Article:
All About Estates

Got Tenants? Tenants in Estates

Alicia Mossington, Estate and Trust Consultant

Executors have many responsibilities: paying debts; taxes; testamentary expenses; and managing estate assets. Different assets come with different responsibilities and rules and some assets – like rental properties – have unique complexities to manage. It is common for estates to include rental properties especially given the real estate market in Ontario over the past decade. When managing occupied property, the executor must balance their responsibility to the tenants as well as the beneficiaries of the estate.

Residential tenancy legislation varies province to province (and country to country). Executor landlords may have several options such as: maintaining the property; extending the lease; terminating the tenancy; or transferring the property in kind to beneficiaries. There are benefits and drawbacks with each option. In some cases, the obligation an executor-landlord owes to tenants can conflict with the duty to maximize the value of the estate for the beneficiaries.

What about the heir of a deceased tenant? An interesting case before the Ontario Divisional Court considered whether the daughter of a deceased tenant would have rights as a tenant since she occupied the property.

Since at least 1964 the Smith family had lived in the subject property in Mississauga.[1] The Smith parents rented the property where they lived with their daughter Susan Smith (“Susan”). Various fixed term leases from 1964 until 1978 referred to the parents as “tenants” and Susan as an “occupant.” After her parents died Susan continued to live in the property and no new lease was ever signed. In or around 2011 the property was converted into a condominium and the new owners (landlords) purchased the property in 2021. In October 2021, the new landlords served Susan with an eviction notice, and applied to terminate Susan’s tenancy.

Susan’s parents were the original tenants and she argued that the definition of tenant under s. 2(1) of the Residential Tenancies Act included “tenants’ heirs”. If so, she would have certain rights as a tenant under the Act. However, the Ontario Landlord and Tenant Board found that Susan was not a tenant at the time of the condominium conversion and therefore not entitled to any protection under s. 51(1) of the Act. Smith appealed, and Justice Wilkinson of the Divisional Court considered two questions:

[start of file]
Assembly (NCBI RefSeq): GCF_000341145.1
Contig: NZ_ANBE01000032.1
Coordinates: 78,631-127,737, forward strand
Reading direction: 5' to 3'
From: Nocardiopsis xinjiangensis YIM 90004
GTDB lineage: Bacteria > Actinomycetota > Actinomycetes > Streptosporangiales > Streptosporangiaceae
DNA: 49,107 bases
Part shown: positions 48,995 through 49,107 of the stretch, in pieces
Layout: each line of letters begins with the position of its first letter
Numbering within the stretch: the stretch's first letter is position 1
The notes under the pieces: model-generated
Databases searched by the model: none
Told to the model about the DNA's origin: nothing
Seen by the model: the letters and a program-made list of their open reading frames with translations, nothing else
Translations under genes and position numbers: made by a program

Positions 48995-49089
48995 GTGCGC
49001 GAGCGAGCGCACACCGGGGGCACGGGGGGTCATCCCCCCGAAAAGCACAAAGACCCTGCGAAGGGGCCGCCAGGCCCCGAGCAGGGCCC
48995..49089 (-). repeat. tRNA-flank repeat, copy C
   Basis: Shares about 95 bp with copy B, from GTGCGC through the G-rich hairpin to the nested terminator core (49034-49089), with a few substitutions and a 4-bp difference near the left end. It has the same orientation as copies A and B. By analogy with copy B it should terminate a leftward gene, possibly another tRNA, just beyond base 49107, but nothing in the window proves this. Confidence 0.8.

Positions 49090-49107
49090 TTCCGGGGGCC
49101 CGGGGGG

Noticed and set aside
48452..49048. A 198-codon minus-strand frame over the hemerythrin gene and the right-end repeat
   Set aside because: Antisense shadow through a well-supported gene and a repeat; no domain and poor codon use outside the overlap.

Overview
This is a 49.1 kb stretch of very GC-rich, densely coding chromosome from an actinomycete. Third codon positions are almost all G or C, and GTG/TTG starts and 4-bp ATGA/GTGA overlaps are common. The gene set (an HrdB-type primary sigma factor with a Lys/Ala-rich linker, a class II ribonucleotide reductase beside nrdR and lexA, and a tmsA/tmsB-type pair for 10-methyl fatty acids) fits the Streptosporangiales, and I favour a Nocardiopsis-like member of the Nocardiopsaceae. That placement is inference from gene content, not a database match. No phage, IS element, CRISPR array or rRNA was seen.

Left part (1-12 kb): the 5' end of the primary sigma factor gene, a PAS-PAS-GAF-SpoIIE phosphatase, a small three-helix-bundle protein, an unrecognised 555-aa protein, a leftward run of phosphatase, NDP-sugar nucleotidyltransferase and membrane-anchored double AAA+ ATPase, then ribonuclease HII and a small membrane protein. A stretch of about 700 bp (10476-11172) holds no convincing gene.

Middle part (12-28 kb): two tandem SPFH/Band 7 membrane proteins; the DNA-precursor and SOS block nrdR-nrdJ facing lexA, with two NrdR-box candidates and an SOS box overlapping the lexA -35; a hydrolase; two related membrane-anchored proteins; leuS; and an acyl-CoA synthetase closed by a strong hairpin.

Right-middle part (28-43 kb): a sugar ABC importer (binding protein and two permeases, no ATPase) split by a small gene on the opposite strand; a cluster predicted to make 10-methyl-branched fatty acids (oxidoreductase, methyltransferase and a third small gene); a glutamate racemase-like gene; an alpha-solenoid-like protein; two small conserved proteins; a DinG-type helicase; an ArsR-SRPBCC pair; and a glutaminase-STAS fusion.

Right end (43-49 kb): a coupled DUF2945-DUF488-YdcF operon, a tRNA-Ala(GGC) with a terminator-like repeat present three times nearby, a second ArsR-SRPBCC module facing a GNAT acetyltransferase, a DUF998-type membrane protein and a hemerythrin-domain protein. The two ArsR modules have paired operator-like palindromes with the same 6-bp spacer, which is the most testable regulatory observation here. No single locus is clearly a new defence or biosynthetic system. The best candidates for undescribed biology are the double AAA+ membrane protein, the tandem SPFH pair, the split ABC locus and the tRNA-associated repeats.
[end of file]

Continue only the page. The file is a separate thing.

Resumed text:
1. Was Susan a tenant at the time the condo declaration was prepared by living with her parents, helping to pay rent and assisting with repairs? and
  2. Was Susan a tenant at the time of the condo declaration by virtue of being an “heir” of her parents?


Regarding question number two – the Landlord and Tenant Board had referred to a previous decision in Lakeshore Management (1500 Tansley) v Smith, [2002]

With respect to an heir being included in the definition of tenant, there is no evidence that an heir simply steps into the shoes of the tenant with respect to the occupancy of a rental unit. I find that “heir” was included in the definition of tenant, in order for an estate to recover the deposit or interest on such deposit, etc. Furthermore, no argument was presented as to whether a month to month tenancy can be considered real or personal property, ie. something to inherit.[2]

It is important to note that the RTA specifically includes a spouse of a deceased tenant if the rental unit was the principal residence of the deceased tenant at the time of their death. Justice Wilkinson noted that the legislature had not included children in the definition although it would have been “natural” to do so if that was their intention. Ultimately, Justice Wilkinson upheld the decision of the LTB to conclude that Susan was not a tenant.

Thank you for reading.

[1] Smith v Gega et al. 2023 ONSC 4723. Full text of the decision can be found in the 26 January 2024 issue of the Ontario Reports. Retrieved from:

[2] Citing Lakeshore Management (1500 Tansley) v Smith, [2002] O.R.H.T.D. No. 91, 2002 CarswellOnt 3788 (Ont R.H.T) para 6 at para 27.

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